Washing raw cotton following certain specific protocols substantially reduces or eliminates the ability of that cotton to cause byssinosis in textile workers when the cotton is opened, spun or woven. See the December 7, 2000 Federal Register document for the regulatory text of the amendment and a complete discussion.
OSHA finds that this amendment is not controversial. The amendment is supported by extensive scientific research and is recommended by the Task Force for Byssinosis Prevention, formerly known as the Industry/ Government/Union Task Force for Washed Cotton Evaluation. It is also supported by the National Cotton Council, the American Textile Manufacturers Institute, the National Institute for Occupational Safety and Health, the U.S. Department of Agriculture and the Union of Needletrades, Industrial and Textile Employees.
The washed cotton issue was raised when OSHA reviewed the Cotton Dust Standard pursuant to the "Lookback Review" requirements of Section 610 of the Regulatory Flexibility Act. OSHA conducted this review in 1998 and 1999 and issued a report in 2000. That review involved requesting comments on the Cotton Dust Standard in the Federal Register and holding public meetings. All comments received in the "Lookback Review" on extending the washed cotton exemption were supportive.
OSHA finds that it is appropriate to issue this amendment by direct final rule. The amendment provides an additional method for the textile industry to achieve a partial exemption from the cotton dust standard but does so without in any way diminishing the protections provided to workers. Textile employers may continue to comply with the standard's existing requirements if they do not find the batch kier method of washing cotton more cost-effective than compliance with the full standard or utilizing other permitted washing methods.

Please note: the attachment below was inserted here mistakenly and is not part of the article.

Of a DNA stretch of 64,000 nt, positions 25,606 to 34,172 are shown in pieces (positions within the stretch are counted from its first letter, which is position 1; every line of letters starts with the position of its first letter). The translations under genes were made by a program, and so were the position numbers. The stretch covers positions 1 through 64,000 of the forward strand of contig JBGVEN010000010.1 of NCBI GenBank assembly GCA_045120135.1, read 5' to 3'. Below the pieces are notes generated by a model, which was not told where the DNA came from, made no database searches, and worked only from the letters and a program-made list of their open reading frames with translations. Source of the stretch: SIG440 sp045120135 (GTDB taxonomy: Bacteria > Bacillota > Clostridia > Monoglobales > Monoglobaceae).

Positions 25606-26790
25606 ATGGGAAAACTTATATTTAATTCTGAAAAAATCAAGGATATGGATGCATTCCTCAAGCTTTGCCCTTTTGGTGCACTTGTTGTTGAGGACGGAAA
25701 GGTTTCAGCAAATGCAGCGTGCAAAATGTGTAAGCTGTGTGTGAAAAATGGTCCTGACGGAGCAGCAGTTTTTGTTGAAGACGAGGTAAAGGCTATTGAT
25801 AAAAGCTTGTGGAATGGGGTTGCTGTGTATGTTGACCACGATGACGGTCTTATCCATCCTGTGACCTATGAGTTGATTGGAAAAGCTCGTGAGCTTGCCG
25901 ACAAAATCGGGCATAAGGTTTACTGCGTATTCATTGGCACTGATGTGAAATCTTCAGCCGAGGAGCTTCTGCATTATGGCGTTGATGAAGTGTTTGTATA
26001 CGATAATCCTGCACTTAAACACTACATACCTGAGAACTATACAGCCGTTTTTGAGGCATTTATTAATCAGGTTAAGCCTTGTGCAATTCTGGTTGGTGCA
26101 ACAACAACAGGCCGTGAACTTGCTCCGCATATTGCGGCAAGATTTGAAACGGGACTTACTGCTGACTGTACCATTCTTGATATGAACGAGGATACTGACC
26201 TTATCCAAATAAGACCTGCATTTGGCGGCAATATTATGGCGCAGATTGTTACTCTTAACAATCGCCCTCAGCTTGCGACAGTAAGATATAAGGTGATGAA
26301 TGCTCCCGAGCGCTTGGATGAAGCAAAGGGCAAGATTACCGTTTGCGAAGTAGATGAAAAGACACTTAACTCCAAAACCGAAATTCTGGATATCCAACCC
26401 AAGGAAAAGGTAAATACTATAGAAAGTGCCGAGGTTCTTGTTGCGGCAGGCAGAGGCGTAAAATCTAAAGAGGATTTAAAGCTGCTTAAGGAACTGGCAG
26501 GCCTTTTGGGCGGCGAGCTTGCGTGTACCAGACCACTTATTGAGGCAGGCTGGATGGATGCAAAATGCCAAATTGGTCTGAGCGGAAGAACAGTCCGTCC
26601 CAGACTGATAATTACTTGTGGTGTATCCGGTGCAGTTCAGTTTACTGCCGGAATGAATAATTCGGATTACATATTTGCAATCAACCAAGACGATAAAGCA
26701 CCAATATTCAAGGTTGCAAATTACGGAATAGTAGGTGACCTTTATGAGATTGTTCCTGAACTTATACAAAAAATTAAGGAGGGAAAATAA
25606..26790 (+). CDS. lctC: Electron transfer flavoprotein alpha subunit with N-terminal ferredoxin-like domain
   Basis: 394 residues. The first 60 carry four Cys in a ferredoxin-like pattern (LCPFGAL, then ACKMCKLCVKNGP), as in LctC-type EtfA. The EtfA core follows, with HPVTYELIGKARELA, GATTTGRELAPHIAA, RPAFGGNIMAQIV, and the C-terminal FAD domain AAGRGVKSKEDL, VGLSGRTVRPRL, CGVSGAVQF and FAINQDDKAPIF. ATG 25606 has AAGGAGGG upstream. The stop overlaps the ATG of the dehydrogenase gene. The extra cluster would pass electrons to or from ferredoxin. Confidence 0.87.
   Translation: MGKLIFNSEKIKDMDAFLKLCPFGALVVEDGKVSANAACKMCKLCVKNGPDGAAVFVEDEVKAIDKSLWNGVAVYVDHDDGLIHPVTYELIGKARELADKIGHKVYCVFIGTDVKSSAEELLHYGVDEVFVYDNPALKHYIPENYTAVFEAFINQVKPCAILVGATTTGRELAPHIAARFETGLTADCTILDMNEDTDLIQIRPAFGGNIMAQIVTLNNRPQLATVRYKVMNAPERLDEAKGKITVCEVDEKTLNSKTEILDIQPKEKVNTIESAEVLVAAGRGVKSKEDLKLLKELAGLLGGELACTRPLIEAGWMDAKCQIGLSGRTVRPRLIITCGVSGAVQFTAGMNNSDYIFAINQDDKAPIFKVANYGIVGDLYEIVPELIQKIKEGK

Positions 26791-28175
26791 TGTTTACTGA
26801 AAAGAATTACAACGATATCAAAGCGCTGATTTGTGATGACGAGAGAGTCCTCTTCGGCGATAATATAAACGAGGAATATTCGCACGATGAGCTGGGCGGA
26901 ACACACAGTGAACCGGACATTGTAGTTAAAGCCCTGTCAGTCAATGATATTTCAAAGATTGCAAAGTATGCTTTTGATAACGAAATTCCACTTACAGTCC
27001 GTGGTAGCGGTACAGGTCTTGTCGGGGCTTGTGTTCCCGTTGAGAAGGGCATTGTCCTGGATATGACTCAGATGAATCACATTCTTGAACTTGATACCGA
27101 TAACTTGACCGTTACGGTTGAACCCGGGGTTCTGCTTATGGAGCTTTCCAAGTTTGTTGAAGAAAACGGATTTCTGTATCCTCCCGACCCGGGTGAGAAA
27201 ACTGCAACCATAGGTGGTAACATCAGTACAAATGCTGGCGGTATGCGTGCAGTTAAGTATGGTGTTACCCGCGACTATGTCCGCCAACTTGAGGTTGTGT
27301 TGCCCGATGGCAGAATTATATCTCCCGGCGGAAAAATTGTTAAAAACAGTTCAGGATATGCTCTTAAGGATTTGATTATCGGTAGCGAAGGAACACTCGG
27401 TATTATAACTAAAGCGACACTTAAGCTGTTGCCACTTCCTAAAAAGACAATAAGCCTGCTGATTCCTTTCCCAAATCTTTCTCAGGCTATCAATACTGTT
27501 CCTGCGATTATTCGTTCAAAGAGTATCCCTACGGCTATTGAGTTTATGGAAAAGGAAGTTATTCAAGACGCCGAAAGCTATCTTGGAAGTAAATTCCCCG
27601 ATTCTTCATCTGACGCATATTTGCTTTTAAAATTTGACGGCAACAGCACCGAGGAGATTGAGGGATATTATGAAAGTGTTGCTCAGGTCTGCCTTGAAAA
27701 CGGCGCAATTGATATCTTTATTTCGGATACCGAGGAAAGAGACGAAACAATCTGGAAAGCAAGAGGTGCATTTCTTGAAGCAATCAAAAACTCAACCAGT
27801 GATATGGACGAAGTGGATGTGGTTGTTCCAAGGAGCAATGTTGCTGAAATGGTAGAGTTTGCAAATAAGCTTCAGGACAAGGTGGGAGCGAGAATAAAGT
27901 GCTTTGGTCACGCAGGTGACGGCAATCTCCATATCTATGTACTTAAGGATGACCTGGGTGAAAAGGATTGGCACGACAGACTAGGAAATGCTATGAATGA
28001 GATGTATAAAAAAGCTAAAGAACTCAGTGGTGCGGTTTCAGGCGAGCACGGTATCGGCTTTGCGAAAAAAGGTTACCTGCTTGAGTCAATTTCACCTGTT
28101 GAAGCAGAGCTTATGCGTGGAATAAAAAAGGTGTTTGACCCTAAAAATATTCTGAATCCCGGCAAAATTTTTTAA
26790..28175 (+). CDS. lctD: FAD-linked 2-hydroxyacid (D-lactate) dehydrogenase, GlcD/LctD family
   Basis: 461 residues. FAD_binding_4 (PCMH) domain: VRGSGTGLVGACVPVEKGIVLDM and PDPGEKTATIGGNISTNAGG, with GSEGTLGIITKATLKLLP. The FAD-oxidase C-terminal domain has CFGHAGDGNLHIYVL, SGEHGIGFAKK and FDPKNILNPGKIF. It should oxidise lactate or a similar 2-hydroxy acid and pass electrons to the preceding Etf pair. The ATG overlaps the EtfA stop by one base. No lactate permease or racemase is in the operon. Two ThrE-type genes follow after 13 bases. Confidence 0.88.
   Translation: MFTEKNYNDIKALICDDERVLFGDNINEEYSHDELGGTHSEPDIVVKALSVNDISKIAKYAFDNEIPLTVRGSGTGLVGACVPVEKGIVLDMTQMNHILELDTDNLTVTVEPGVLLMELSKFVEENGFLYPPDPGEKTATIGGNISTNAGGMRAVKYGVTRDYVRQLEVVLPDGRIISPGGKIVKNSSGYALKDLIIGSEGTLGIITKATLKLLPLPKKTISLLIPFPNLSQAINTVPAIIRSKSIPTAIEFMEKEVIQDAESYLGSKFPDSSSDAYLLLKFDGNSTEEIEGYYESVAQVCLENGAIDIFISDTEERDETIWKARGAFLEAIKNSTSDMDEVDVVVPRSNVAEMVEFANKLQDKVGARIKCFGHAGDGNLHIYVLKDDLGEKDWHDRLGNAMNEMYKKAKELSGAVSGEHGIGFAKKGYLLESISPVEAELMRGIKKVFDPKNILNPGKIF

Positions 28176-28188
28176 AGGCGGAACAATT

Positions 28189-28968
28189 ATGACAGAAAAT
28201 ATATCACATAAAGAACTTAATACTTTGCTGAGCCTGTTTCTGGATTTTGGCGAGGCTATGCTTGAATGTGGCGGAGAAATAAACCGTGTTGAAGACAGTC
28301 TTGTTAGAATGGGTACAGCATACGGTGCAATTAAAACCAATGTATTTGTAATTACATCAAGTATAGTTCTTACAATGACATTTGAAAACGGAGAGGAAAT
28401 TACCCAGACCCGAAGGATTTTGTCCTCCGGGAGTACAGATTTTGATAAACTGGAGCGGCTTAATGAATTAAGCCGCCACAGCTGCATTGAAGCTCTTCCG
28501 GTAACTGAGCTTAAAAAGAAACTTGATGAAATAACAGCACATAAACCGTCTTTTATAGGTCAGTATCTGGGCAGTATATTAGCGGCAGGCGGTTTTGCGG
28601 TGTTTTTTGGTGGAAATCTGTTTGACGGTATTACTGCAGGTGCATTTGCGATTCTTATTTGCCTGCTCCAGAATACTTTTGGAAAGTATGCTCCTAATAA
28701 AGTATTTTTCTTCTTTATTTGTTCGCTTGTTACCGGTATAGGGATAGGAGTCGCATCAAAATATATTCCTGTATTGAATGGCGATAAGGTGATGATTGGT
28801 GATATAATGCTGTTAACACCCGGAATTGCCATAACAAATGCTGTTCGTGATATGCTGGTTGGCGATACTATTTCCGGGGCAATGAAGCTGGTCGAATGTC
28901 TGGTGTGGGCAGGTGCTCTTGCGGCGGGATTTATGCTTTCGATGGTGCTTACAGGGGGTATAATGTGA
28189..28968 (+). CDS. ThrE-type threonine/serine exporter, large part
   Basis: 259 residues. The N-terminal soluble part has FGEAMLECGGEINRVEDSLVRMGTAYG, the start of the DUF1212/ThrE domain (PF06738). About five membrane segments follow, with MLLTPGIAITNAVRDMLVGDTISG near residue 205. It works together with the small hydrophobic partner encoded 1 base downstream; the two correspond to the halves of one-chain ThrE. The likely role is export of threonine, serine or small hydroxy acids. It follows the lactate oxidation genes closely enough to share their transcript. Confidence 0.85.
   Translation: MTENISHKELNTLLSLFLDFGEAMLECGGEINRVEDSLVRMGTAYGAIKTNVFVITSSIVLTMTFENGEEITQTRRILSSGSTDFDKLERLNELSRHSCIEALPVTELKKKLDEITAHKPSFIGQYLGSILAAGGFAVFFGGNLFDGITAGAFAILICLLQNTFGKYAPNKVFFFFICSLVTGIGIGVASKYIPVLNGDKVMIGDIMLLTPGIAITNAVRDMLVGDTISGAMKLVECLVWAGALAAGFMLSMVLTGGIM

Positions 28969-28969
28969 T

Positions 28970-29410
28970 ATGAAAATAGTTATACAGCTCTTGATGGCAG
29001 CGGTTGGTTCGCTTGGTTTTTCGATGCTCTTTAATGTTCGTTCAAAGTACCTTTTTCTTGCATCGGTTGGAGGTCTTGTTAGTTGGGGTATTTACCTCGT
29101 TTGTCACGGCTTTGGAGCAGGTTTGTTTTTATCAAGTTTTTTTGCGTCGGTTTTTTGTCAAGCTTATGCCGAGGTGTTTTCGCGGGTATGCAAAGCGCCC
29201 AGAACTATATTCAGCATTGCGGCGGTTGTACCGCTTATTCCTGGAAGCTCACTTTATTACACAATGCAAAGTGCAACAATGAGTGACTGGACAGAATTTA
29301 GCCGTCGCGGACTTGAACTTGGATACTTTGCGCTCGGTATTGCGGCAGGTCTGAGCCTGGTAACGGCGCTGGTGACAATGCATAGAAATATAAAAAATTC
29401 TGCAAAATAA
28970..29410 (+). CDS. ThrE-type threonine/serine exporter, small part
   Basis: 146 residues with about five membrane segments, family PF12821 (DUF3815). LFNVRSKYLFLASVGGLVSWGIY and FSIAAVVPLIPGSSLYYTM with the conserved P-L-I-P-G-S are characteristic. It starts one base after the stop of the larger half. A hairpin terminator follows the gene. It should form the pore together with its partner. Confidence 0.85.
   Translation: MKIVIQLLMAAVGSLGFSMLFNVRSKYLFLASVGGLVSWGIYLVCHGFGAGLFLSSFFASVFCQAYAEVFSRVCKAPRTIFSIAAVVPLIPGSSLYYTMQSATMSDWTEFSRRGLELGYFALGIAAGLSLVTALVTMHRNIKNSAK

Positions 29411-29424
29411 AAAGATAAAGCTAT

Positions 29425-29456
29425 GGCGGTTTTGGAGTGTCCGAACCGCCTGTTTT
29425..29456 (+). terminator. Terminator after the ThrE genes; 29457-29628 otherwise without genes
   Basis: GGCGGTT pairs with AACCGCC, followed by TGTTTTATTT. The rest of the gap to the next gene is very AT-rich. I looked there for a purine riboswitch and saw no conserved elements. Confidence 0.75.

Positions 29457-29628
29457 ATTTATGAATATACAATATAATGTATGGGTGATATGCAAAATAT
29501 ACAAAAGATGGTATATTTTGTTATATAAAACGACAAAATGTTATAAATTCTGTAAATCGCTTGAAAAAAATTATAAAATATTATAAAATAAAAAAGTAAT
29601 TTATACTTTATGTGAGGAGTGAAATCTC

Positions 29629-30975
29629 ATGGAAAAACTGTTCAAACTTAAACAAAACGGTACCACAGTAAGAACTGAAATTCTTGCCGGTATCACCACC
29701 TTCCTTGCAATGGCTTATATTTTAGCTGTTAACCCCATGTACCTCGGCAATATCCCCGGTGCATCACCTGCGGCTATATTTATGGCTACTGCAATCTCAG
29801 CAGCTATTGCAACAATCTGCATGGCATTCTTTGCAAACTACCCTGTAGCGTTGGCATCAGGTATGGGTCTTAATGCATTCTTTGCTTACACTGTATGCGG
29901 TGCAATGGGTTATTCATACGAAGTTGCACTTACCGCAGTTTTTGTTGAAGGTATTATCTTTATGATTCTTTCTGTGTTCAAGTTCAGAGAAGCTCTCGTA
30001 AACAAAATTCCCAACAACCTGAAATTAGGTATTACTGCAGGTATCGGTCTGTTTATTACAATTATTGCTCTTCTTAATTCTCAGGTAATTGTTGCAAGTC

OSHA provided the public 60 days to comment on the amendment and stated that it would withdraw the rule if negative comments were received. No such comments were received.
OSHA also stated it would publish a Federal Register document to either confirm the effective date or withdraw the amendment. Because no comments have been received, OSHA is publishing this document to confirm April 6, 2001 as the effective date of this amendment.
This document has been reviewed and approved by the Department of Labor pursuant to the Regulatory Review Plan of January 20, 2001.
Authority: This document was prepared under the direction of R. Davis Layne, Acting Assistant Secretary of Labor for Occupational Safety and Health, 200 Constitution Avenue, NW., Washington, DC 20210.
This action is taken pursuant to sections 4, 5, and 8 of the Occupational Safety and Health Act of 1970 (29 U.S.C. 653, 655, 657), Section 4 of the Administrative Procedure Act (5 U.S.C. 553), Secretary of Labor's Order No. 3-2000 (65 FR 50017, August 16, 2000) and 29 CFR part 1911.
Signed at Washington, DC this 4th day of April, 2001.
R. Davis Layne,
Acting Assistant Secretary of Labor.
[FR Doc. 01-8648 Filed 4-5-01; 8:45 am]
BILLING CODE 4510-26-M
|Federal Registers - Table of Contents|